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Thursday, December 11, 2008

In Defense of Sonal Shah

Eboo, Thanks for writing about Sonal. We are learning first hand accounts of her work, her quality as a human,and her humanatarian work is simply adorable and laudable.

Thanks to Vijay for questioning about Sonal, had he not done that, we would not have discovered this diamond and none of the people would have written about her and we would have missed so much about her. Vijay fulfilled his obligation for democracy to find out about her, and it was the right thing to do. That's how a democracy works and diamonds are discovered.

Mike Ghouse

In Defense of Sonal Shah

http://newsweek.washingtonpost.com/onfaith/eboo_patel/2008/12/sonal_shah_indian-american_in.html

Eboo Patel

When I heard that Indian American Sonal Shah was named to be part of
the Obama transition, I thought to myself, 'What a perfect pick.
President-elect Obama couldn't have chosen a better exemplar of India,
or America.'

Now, according to India Abroad, a handful of groups are trying to link
Sonal with the nefarious forces of Hindu nationalism.

Let me be very clear about something: I consider the Hindu right (an
alphabet soup of totalitarian groups which includes the VHP, the BJP,
the RSS and the Bajrang Dal) a serious danger - to the safety of
Muslims and Christians, to the ideals of Hinduism and India, and to
the possibility of pluralism. I devoted significant parts of my book
Acts of Faith to exposing their recruitment of young people for the
cause of Hindu extremism.

But to link Sonal to their activities is frankly offensive.

A few years ago, I was flipping through a stack of old India Abroad
newspapers at my wife's parents' home, when I ran across a story about
Sonal Shah. A young Indian American woman, she had been named India
Abroad's "Person of the Year" for founding Indicorps.

The more I read, the more I found myself impressed.

First of all, Sonal has denounced Hindu nationalism in no uncertain
terms, stating: "my personal politics have nothing in common with the
views espoused by the Vishwa Hindu Parishad (VHP), the Rashtriya
Swayamsevak Sangh (RSS), or any such organization".

Second, the evidence linking Sonal to Hindu extremism is laughably
thin. It amounts to Sonal passing a Hindu nationalist on the street
and not performing a citizen's arrest.

Some of Sonal's accusers are pointing fingers in the name of defending
Indian Muslims. They correctly say that the Hindu right was
responsible for a pogrom against Muslims in the state of Gujarat,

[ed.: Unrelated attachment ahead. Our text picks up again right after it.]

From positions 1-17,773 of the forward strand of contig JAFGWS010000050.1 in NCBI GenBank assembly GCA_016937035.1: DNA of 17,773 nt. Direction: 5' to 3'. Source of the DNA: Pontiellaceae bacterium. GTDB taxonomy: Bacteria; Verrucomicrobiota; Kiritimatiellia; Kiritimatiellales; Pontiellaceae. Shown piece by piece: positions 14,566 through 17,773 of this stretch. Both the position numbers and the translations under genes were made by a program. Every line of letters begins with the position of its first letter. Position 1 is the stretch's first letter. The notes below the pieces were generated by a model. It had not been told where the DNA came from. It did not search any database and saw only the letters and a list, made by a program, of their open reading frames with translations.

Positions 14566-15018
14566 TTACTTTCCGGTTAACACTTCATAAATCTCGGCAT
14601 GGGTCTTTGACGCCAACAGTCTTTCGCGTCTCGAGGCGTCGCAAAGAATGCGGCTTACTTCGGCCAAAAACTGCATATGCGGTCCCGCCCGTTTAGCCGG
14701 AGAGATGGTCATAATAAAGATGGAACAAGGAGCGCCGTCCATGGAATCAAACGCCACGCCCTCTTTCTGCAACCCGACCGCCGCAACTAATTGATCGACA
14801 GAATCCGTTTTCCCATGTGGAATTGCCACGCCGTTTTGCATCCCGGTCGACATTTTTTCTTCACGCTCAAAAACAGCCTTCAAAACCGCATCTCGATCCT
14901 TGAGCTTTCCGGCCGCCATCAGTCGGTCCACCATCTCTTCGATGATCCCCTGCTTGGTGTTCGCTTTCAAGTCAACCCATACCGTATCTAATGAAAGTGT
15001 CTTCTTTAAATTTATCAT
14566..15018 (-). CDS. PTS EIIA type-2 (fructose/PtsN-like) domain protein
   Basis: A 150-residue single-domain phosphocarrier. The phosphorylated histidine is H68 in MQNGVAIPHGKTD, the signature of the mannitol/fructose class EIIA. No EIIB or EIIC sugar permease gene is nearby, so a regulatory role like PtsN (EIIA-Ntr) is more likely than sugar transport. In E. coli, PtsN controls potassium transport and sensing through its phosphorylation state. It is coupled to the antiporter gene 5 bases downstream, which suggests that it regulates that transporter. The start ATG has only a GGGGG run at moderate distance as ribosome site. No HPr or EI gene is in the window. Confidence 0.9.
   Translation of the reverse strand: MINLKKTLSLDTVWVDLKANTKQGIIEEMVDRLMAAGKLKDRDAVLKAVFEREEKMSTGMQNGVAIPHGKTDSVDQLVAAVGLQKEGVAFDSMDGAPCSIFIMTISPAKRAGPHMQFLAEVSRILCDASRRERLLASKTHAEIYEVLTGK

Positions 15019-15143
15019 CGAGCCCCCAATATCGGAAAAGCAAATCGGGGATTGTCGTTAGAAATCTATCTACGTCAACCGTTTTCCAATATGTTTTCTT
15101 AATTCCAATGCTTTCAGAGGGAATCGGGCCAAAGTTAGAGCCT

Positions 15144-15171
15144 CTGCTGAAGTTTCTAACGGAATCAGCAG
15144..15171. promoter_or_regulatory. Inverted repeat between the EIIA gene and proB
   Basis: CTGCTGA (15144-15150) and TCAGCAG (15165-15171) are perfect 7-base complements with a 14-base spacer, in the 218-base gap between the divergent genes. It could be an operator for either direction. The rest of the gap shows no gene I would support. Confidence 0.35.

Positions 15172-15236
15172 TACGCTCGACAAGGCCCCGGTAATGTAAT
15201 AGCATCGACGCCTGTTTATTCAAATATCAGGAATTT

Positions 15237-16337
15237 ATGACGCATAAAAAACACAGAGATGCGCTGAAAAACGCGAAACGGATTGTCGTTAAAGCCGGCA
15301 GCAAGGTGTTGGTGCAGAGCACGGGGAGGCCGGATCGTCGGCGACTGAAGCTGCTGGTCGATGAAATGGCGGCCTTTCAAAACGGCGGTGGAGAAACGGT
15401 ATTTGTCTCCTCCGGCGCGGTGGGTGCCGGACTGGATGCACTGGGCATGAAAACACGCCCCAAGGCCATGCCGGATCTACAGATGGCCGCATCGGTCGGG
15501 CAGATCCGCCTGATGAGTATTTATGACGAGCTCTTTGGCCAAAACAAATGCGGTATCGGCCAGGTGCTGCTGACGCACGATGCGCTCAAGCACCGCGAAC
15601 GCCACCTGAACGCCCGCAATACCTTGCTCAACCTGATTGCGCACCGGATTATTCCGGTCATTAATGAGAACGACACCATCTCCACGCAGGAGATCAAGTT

which resulted in the heinous murders of one to two thousand people in
2002.

Well, I'm a Muslim from India. I have Muslim family in Mumbai and
Gujarat who have personally felt the destruction of Hindu nationalist
violence. And I don't feel defended by these accusations.

In fact, they strike me as particularly disturbing precisely because
I'm a Muslim.

Here's why: the mode of the attacks is guilt by association, which
goes something like this. Person X was in a room when Person Y said
something offensive, and Person X didn't immediately issue a statement
denouncing Person Y, therefore Person X should be held responsible for
Person Y's crimes (all of them).

I recognize that tactic - that's how good American Muslims get smeared
all the time.

Well, I hope the hatchet job doesn't work on Sonal. Her talents have
benefited many many people.

I first read about Sonal a few years ago in India Abroad. She had been
named India Abroad's "Person of the Year" for founding Indicorps.

The more I read, the more I found myself impressed.

Sonal not only had big dreams, she had the commitment to make them
reality. Indicorps sent diverse groups of young Indian Americans back
to their homeland for an extensive period of service with Indian-based
nonprofits. Indicorps members have included Muslims, Hindus,
Christians and Jains. They have worked on projects ranging from making
musicals with slum children to deepening wells in villages to
launching a rural design school for artisans.

I started recommending Indicorps to idealistic young Indian Americans.
Most of them already knew about it. They felt like it was "their"
Peace Corps - an opportunity to connect their Indian heritage and
American citizenship through the common value of service.

I started thinking of Sonal Shah in the same way that I think of
people like Wendy Kopp (who founded Teach for America), Michael Brown
and Alan Khazei (who founded City Year) and Vanessa Kirsch (who
founded Public Allies and New Profit) - as part of a new generation of
service leaders.

Then something startling happened: I met Sonal (through the Clinton
Global Initiative), and found her to be even more impressive in person
than she was on paper. I watched people in meetings continually defer
to Sonal and ask her opinion, and I watched Sonal deftly turn the
tables and find a way to do more listening than talking. I discovered
that Sonal's expertise was both wide and deep, and that she commanded
respect from a broad range of ethnicities and across the political
spectrum. Most of all, I appreciated Sonal's combination of humility,
spirituality, intelligence and idealism.

That's the best of India, I thought; and the best of America.

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